This leads me to wonder. If 2 masters of equal strength were put to the test. One had to study every Everyman Book ever published, and the other had to study every Quality Chess book ever published, who would finish first? Everyman because of the depth of Quality Chess, or Quality Chess because of the quantity of Everyman books?

    That said, I’m nowhere near ownership of all Quality Chess books. Doubt I will ever catch up, even though my list is pretty long (though a couple of them, for the most part, sit on the shelf these days. Below is what I have, with asterisks beside the dust collectors, and (H) for hardback, (P) for paperback:

    (P)GM Repertoire 1 *
    (H)GM Repertoire 2
    (P)GM Repertoire 3
    (H)GM Repertoire 3
    (H)GM Repertoire 4
    (H)GM Repertoire 5
    (H)GM Repertoire 6
    (H)Play the Scandinavian
    (P)The Berlin Wall *
    (P)Beating the Open Games
    (P)Play the Semi-Slav *
    (P)Tiger’s Modern *
    (P)Practical Chess Defense

    With The Cutting Edge 2 and Experts On the Anti-Sicilian being added once the latter hits the US (by ordering 2 at a time, I get free shipping as 2 hardbacks total over $75).

    A few of these only get limited use, like Beating the Open Games is pretty much just the King’s Gambit chapter, which I get after 1.f4 e5 2.e4, Play the Scandinavian is mostly just correspondence chess, and GM Repertoire 2 only the King’s Indian, Benoni, and Reluctant Benoni really apply.

    Even so, I’d say Quality Chess has gotten quite a bit of money from me!

  38. James
    April 5th, 2011 at 15:53 | #38

    @Jacob – Chess for kids and The Cutting Edge 2. The first because I don’t yet have a need for it, and the latter because when posting I hadn’t yet received it through the post :s.

  39. Mark
    April 5th, 2011 at 22:29 | #39

    I really like QC’s translation of Questions of Modern Chess Theory , is it possible for you to bring out some other translations of classic Russian chess books which are not available in English.. One that springs to mind is “Strategy of Safety” by Petrosian, The 2 Volumes on Petrosian compiled by Shekthman still go for huge amounts on Amazon or ebay.

  40. Jacob Aagaard
    April 6th, 2011 at 08:59 | #40

    Hi James, send me an e-mail and I will supply you with Kids&Parents for free, to complete your collection :-).

    The hardbacks are likely to be in the US Thursday (earliest though) next week. Shops in Europe will have the books Tuesday/Wednesday.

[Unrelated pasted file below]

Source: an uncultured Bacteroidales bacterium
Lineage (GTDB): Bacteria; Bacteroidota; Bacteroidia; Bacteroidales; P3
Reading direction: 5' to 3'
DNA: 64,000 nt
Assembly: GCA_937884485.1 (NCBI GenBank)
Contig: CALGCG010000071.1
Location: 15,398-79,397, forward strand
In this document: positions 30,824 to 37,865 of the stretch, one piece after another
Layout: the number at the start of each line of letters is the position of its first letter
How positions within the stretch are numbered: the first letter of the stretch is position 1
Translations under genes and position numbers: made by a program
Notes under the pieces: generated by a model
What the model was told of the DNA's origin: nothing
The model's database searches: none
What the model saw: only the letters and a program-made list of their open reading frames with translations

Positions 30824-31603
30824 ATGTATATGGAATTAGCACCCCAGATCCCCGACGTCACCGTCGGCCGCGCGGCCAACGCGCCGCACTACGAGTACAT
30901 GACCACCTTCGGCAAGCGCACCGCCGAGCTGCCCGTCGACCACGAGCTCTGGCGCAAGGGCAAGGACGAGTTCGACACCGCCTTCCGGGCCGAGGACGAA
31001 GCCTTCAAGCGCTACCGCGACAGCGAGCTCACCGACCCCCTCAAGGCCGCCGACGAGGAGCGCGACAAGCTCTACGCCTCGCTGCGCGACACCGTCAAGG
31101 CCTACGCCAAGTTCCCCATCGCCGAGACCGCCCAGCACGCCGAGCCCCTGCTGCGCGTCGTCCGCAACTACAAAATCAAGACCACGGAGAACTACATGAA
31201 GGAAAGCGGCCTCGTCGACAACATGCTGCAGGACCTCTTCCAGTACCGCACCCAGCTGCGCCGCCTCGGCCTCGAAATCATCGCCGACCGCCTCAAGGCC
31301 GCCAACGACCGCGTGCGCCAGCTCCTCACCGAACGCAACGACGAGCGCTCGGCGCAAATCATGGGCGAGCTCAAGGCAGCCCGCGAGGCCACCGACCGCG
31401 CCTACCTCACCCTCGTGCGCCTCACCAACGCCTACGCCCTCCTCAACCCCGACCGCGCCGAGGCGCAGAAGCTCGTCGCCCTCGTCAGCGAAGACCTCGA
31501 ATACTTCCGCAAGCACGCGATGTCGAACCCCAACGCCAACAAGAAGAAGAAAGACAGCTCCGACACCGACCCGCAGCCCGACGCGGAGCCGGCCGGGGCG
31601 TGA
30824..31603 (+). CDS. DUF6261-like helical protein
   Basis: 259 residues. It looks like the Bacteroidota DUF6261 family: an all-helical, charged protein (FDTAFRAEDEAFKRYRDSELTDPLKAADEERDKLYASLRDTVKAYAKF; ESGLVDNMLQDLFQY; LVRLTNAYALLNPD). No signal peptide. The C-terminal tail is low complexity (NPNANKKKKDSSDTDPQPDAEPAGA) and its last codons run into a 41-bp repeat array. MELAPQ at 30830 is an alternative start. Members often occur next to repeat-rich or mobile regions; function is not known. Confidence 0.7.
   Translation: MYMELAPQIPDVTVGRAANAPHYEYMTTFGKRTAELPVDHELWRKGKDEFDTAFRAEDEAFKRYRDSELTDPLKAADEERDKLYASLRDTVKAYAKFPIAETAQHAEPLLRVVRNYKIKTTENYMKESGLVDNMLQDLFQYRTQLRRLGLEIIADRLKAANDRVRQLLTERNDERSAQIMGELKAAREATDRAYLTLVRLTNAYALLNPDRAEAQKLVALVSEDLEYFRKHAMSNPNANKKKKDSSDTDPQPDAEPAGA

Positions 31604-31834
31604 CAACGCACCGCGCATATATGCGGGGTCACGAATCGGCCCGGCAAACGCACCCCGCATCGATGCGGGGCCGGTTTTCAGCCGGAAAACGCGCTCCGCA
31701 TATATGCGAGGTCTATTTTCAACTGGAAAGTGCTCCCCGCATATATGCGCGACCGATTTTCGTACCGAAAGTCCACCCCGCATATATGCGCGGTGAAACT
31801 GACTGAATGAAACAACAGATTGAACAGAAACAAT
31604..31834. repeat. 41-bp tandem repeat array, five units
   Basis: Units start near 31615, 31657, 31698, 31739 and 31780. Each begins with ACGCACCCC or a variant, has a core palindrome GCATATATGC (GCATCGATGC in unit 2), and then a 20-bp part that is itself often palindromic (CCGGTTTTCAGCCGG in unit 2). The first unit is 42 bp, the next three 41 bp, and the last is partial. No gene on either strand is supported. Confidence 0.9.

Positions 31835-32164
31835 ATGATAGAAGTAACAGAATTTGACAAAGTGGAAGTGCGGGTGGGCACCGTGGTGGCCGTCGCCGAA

We did a Suetin book and we will publish a combined version of two Romanovsky books as one, but I fear that will not be to 2012, because the Russians are taking their time. We also have a look at some other Russian classics, but this is not an easy thing to get done.

  41. boki
    April 7th, 2011 at 08:45 | #41

    I would like to confirm that Petrosians “Strategy of Safety” is simply excellent, I got a russian copy some years ago and looked at this book last year after a +2600 player recommended it to me.
    I think it would be great to have this book in english

  42. Jacob Aagaard
    April 7th, 2011 at 11:13 | #42

    What is the Russian title of this book?

  43. Ametanoitos
    April 7th, 2011 at 12:50 | #43

    Didn’t Marin said about it in “Learn from the Legends” that the analysis in this book is not at a high quality?

  44. boki
    April 7th, 2011 at 13:54 | #44

    “Straetegija nadezhnosti “, it was published in the so called “black series”, most of the games are commented by Petrosjan himself.

    I found the analysis very instructive, obviously he had no Rybka while analysing 🙂

  45. boki
    April 7th, 2011 at 13:58 | #45

    BTW it was a very famous Quality Chess author who recommended my to study Petrosjans games 🙂

  46. Joshua
    April 7th, 2011 at 15:12 | #46

    Actually, Petrosian’s “Safety Strategy” has been translated into English, as “Petrosian’s Legacy” (Editions Erebouni, 1990).

    I found a copy a couple of years back through an Armenian specialty seller for about $15 US.

  47. Alexei Lugovoi
    April 7th, 2011 at 16:06 | #47

    Strategija Nadezhnosti, T.Petrosjan, Fizkultura i Sport 1985, (Ven/rysk), HB 400pp

  1. No trackbacks yet.

 Limit your comments to